Screenshot from Friday panel hosted by Wisconsin Policy Forum.
Assembly Speaker Robin Vos (R-Rochester) and Rep. Kalan Haywood (D-Milwaukee) spoke about their priorities for the state’s projected $6 billion budget surplus at an online panel hosted by the Wisconsin Policy Forum Friday. The discussion follows the nonpartisan research organization’s report showing that Wisconsin is in a better position this year to make new commitments and take on the increasing costs of ongoing state and local services.
Vos laid out his vision for statewide tax cuts he wants included in the next budget, while remaining noncommittal on increased education and municipal spending.
“One of the things that we are setting out as a broad budget parameter is that we are not going to use the surplus to expand the size of government,” Vos said. “That’s one time money that came from good financial stewardship of the last budget.”
Vos said he is looking for tax cuts to exceed the total included in the last budget, which totaled about $3.4 billion. He said the previous amount is the “absolute bare bones bottom” for what the budget should include and that a new round of cuts should be larger.
“I can’t see us doing a lower tax cut than we did last time considering we have historic revenues,” Vos said. “I would think it would be significantly higher than that but those are discussions our caucus is still having.”
Republican leaders are aiming to use the opportunity to pursue tax reform in Wisconsin and work to flatten the state’s graduated tax system. Vos said Friday that all taxpayers deserved relief, but that the vast majority of the money is likely to go into the upper brackets because people who earn the most money pay the most in taxes.
Under the current system, Wisconsin residents pay anywhere from 3.54% to 7.65% in individual income taxes.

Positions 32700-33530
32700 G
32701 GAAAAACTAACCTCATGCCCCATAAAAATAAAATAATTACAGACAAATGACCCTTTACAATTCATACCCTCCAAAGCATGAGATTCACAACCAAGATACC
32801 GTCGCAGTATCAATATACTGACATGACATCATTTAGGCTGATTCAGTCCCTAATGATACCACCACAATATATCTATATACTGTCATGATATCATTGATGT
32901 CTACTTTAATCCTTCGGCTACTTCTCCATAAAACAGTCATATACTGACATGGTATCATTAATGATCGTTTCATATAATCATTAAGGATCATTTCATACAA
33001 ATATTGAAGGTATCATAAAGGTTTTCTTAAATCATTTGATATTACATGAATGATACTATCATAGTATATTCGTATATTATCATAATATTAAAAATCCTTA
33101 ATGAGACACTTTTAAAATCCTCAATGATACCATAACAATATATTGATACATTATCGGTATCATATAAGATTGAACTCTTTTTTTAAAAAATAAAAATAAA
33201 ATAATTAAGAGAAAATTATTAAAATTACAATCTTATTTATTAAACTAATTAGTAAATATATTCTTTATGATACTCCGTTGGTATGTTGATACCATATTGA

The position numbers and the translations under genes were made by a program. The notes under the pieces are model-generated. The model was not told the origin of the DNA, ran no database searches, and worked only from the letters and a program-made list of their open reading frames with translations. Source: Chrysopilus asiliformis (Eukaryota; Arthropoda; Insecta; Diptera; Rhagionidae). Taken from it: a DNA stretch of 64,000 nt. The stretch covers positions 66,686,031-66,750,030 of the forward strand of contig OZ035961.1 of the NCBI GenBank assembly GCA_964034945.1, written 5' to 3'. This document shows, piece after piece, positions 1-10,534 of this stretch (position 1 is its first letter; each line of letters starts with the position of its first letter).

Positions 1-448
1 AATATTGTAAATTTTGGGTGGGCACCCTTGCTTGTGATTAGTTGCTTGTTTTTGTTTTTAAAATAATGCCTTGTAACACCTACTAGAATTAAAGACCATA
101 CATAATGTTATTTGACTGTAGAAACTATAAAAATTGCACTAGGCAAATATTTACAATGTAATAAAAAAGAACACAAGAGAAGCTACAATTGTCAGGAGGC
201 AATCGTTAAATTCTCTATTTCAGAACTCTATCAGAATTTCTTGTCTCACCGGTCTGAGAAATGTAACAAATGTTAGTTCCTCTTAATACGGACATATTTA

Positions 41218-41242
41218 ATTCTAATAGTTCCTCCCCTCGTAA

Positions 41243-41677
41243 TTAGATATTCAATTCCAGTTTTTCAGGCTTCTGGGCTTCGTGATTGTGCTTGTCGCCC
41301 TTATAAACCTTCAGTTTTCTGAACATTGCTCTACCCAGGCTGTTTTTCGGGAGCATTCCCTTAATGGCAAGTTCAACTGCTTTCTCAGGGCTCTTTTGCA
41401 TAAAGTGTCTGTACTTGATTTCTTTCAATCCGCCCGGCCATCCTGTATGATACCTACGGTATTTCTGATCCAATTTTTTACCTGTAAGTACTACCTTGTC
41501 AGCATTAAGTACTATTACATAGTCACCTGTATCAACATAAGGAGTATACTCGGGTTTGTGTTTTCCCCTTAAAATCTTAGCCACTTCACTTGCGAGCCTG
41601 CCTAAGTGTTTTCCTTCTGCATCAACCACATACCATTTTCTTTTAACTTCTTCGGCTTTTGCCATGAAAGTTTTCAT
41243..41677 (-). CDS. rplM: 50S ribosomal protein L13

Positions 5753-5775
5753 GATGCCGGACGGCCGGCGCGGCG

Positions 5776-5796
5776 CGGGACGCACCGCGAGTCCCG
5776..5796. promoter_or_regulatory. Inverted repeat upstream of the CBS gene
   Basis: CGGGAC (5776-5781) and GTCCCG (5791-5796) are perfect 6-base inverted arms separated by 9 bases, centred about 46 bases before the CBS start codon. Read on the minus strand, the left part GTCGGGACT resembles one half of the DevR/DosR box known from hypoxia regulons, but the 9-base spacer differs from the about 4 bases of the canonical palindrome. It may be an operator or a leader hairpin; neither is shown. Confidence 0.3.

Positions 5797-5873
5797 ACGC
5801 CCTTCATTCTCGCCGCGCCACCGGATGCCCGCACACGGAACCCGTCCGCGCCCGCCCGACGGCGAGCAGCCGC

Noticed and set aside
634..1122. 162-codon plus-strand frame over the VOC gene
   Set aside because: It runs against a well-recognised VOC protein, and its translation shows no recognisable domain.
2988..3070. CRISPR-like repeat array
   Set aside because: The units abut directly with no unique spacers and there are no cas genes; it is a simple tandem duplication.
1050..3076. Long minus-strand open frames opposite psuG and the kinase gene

Senate Majority Leader Devin LeMahieu has also previously said he supports an overhaul of Wisconsin’s system from the current graduated system to a flat tax, so people in every tax bracket would pay the same rate.
Haywood agreed that tax cuts need to be discussed by the Legislature, but said the focus should be on supporting middle-income and lower income earners.
The leaders also discussed potential state investments.
“There’s an opportunity to invest in the people of Wisconsin whether that’s education, health care, transportation, but really invested in things people need.” Haywood said. “It’s the people’s money, so make sure to invest that money and those dollars into the people.”
With schools facing a potential funding cliff as federal COVID relief money dries up, Vos said he would be open to considering increasing school funding, which remained flat in the last budget. He said it’s possible school districts would need additional help to fill gaps that could be left by the end of pandemic relief funds.
During the last budget, the Republican-led Legislature attempted not to increase education spending at all, due to the influx of federal COVID funds that schools would be receiving. After being notified they could lose the federal aid, the Legislature included a general education $706 million increase in spending but didn’t raise spending caps, meaning the money could only go towards property tax relief rather than school spending.
“It probably makes sense for the state of Wisconsin to have some kind of makeup aid for legitimate expenses that happen over the course of the past two years with that one time federal funding,” Vos said. “If wage increases were given, we’re certainly not going to go down and then start going back up… so that’s one thing that I’d be open to taking a look at.”
Vos has previously said an increase in public school funding would need to happen alongside expansion of Wisconsin’s school choice program.
The leaders also spoke about potential changes to Wisconsin’s shared revenue system, which is how local governments receive money from the state. Vos discussed a proposal that would replace the revenue system with 1% of the state sales tax, with the idea that as revenue from the tax grows it could be shared with local governments.
Vos was against the idea of increasing Milwaukee’s revenue — including through an increase in the city’s sales tax rate to 1% — unless the city looked at reforming its current financial operations through methods including cutting services.
Haywood said if any changes are made to the shared revenue formula that he hopes the formula will give Milwaukee a larger share of the funds.
“I hope that changing the formula would mean that we get more of our fair share. Milwaukee is a huge, huge contributor to the shared revenue system around the state, so hopefully, there is that reform that happens,” Haywood said. “We talk about Milwaukee making reforms in how we operate the city or the county. I hope there’s also reforms in how we operate the shared revenue [system], allowing Milwaukee to get its fair share.”
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